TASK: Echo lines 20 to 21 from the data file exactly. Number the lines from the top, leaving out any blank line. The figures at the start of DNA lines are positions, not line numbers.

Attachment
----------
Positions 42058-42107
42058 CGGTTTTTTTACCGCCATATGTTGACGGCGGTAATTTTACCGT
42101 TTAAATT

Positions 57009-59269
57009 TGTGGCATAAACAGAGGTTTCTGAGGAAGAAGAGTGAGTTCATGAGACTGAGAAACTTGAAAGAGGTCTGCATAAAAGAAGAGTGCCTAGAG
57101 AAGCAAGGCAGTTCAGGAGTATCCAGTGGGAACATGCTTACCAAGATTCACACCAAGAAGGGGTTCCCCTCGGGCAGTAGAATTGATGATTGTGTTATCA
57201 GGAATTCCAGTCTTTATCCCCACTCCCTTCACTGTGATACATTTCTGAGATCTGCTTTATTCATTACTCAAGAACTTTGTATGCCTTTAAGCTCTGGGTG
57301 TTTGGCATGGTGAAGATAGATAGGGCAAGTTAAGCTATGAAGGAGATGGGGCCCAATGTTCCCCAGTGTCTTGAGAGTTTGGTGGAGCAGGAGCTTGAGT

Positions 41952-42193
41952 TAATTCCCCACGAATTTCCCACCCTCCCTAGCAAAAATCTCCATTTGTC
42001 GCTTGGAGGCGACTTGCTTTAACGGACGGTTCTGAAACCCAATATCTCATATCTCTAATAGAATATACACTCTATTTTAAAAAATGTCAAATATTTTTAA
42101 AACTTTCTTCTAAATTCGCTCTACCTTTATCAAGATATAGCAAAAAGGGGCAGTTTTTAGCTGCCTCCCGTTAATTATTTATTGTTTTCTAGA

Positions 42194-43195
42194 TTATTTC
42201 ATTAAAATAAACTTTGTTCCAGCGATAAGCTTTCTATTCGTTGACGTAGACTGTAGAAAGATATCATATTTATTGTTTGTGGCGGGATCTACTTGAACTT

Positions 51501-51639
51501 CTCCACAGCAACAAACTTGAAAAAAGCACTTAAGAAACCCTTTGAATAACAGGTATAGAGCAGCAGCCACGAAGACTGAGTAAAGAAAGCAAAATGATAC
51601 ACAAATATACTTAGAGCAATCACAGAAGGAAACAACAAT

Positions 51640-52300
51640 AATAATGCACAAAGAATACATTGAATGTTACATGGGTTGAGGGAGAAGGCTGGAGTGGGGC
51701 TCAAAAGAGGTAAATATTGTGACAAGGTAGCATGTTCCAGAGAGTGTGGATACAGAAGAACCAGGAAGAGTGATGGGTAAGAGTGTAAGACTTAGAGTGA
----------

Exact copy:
51640 AATAATGCACAAAGAATACATTGAATGTTACATGGGTTGAGGGAGAAGGCTGGAGTGGGGC
51701 TCAAAAGAGGTAAATATTGTGACAAGGTAGCATGTTCCAGAGAGTGTGGATACAGAAGAACCAGGAAGAGTGATGGGTAAGAGTGTAAGACTTAGAGTGA